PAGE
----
Pride & Business
Thanks to the talents and growing fame of Tamuly and the hard-working bhut jolokia farmers of Assam, this remote region of India – previously most known for its poverty and blood-soaked insurgencies – is getting recognition for something positive.
It seems like almost everyday, more and more of the outside world is being let in on the secret of this potent pepper. Anyone who pays attention to the global culinary scene knows that top-end restaurants, in places as diverse as Shanghai and Frankfurt, are incorporating the intense heat and flavor of bhut jolokia into modern and innovative dishes. And all it takes is a quick search on Amazon to realize bhut jolokia seeds are an in-demand item.
So what does the rapidly increasing popularity of bhut jolokias mean for the farmers of Assam? Unfortunately, it probably will not result in significant financial gain, as parts of the world with high demand for the pepper will simply grow it on their own. However, some increased sales of dried bhut jolokia powders and “authentic” masalas are likely. Perhaps more significant, the farmers and the people of the region gain a sense of pride from the pepper, especially in light of the fact that their once booming tea industry is suffering due to falling prices and rising costs.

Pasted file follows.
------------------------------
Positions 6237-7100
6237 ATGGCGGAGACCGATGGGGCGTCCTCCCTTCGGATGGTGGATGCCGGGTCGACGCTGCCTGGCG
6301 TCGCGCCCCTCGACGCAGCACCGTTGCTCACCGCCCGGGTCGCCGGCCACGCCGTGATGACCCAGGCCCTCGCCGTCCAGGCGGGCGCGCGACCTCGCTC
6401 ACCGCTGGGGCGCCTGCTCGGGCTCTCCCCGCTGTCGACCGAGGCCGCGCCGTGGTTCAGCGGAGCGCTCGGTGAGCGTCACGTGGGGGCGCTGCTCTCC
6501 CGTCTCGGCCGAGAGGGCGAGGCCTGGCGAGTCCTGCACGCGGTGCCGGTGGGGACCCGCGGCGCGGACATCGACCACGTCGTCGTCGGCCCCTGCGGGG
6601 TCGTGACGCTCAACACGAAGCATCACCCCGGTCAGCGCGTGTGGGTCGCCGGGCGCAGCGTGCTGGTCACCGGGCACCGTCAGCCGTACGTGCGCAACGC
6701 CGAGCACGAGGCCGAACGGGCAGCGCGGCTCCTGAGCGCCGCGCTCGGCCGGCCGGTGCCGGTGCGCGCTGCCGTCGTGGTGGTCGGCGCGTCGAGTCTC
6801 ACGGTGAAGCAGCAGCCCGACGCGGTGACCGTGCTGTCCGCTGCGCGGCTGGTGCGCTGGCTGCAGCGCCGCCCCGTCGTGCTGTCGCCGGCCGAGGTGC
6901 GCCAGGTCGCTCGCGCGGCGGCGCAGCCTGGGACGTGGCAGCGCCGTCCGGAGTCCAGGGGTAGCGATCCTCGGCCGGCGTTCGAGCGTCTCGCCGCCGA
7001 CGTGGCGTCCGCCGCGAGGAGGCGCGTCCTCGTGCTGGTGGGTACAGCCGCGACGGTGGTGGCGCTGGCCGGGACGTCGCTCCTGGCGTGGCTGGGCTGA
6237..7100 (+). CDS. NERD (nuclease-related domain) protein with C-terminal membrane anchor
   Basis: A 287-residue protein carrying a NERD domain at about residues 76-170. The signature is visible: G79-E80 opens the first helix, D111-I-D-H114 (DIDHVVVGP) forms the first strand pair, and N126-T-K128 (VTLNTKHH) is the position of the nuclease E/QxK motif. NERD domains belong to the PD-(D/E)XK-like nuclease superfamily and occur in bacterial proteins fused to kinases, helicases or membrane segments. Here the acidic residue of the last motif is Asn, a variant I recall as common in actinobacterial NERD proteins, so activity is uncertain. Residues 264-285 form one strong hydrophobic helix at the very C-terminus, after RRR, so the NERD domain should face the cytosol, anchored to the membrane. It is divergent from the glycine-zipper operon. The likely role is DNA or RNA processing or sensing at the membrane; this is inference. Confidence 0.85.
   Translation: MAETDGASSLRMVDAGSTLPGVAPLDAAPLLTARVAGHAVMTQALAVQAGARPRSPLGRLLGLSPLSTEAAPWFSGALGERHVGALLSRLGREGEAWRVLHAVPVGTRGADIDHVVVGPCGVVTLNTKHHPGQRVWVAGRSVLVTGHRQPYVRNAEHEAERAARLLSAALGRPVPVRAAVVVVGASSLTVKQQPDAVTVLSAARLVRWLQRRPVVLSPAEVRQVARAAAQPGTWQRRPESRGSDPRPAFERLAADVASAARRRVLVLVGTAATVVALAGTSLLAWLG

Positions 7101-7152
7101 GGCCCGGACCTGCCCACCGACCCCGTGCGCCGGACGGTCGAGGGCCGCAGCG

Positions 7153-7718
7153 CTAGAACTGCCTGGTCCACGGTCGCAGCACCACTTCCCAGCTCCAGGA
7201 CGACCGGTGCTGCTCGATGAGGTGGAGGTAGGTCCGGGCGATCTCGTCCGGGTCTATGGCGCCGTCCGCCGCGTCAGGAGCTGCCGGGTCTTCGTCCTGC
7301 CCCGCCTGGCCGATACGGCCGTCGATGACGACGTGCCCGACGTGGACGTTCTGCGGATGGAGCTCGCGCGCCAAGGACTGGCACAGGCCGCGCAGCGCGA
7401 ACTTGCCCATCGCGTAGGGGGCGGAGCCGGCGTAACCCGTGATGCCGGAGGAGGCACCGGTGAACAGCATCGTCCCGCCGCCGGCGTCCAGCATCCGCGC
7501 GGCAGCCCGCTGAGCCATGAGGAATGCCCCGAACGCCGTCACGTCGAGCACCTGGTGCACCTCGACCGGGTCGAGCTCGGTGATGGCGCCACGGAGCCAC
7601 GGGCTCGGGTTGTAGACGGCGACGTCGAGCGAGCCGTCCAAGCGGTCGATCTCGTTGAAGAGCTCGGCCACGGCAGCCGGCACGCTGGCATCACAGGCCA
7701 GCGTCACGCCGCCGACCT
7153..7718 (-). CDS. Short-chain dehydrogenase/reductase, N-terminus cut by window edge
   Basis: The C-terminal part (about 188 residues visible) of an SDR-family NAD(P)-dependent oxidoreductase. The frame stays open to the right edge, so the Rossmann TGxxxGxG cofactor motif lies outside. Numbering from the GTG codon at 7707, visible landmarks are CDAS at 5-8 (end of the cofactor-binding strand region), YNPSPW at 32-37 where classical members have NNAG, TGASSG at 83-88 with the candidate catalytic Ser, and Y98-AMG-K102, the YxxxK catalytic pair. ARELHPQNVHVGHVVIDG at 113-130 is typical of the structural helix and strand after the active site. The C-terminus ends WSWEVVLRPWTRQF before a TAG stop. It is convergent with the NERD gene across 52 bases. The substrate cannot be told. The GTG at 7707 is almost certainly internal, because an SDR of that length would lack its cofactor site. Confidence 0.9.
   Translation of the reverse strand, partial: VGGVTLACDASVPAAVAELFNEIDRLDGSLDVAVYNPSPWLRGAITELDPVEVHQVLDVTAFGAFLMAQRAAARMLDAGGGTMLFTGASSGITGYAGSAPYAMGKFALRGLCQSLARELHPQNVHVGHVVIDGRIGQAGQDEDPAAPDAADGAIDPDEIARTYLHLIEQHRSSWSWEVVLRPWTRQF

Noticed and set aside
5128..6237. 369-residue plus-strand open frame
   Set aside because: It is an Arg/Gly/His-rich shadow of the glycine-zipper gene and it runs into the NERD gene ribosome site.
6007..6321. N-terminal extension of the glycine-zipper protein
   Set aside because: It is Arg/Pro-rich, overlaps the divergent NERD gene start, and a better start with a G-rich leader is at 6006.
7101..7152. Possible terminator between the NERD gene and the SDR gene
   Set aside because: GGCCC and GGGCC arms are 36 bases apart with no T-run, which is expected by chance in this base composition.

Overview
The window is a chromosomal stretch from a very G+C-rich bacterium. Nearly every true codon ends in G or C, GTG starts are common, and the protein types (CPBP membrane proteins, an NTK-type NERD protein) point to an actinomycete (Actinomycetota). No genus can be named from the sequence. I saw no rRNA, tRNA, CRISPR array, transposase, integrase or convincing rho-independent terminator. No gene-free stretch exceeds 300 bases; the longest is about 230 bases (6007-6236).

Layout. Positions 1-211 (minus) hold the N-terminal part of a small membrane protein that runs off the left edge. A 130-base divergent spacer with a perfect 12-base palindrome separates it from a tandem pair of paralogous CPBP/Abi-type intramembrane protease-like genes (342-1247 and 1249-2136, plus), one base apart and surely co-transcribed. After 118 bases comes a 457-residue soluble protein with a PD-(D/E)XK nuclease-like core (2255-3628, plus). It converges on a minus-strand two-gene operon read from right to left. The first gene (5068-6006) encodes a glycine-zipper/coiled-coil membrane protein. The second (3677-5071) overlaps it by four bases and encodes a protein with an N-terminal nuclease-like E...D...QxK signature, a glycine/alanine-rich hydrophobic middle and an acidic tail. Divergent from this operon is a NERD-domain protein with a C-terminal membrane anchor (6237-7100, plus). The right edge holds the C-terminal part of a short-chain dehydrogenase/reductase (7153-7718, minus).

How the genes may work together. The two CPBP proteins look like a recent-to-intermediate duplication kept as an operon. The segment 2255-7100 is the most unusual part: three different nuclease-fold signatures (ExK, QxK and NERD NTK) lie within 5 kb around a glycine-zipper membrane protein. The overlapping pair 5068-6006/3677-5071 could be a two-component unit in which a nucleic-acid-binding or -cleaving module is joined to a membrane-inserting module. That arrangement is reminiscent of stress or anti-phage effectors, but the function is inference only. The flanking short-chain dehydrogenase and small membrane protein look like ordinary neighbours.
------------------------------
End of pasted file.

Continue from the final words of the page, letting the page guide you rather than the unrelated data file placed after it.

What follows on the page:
It hurts going in, but not coming out. – local saying in Assam, India
In this day and age, with a spicy pepper addiction that is akin to that of smoking cigarettes, albeit way healthier and tastier, it comes as little surprise that there’s a spotlight shining on a woman like Tamuly and the bhut jolokia. After all, it is our own twisted addiction to the pleasures of pain that makes someone with her talents so exciting.
It’s a rather cool fact that hot peppers have been scientifically proven to release endorphins in the body. When capsaicin, the active ingredient in peppers that causes the burning sensation, comes into contact with our tongue, our brain is tricked into believing that the pain is a significant threat to our body. As a result, we receive a blast of those pain-relieving endorphins that we love so much. And that’s where the addiction lies. Once we start to crave peppers and eat them regularly, we build up our tolerance levels so that the once spicy serrano is no longer enough. We graduate to guntur chilies, then chiltepins, and so on, until one day we find ourselves trolling the Internet late at night, desperately trying to get our hands on the hottest pepper in the world.
Fear not – the best part about our pepper addiction is that we won’t ruin our health, burn through all our money, or lose our husbands or wives over it. At worst, we’ll become pepper snobs who annoy cocktail party guests with our oral dissertation on the differences between arbols and manzanos.
Perhaps in conjunction with addiction, our growing love of peppers and spicy foods is an indicator of the evolving palette of the world population. Just think about the foods Americans and Brits were consuming before the proliferation of Indian and Pakistani restaurants in their respective homelands; hamburgers and fish & chips may have made for a tasty meal, but certainly not a piquant one. South Asian cuisine significantly broadened the scope of what was possible with food.
One of the benefits of globalization is that we get to try food from other places and learn a little bit more about each other in the process. Certainly, the bhut jolokia and other peppers serve as windows into unique cultures – at least for those brave enough to take on the heat.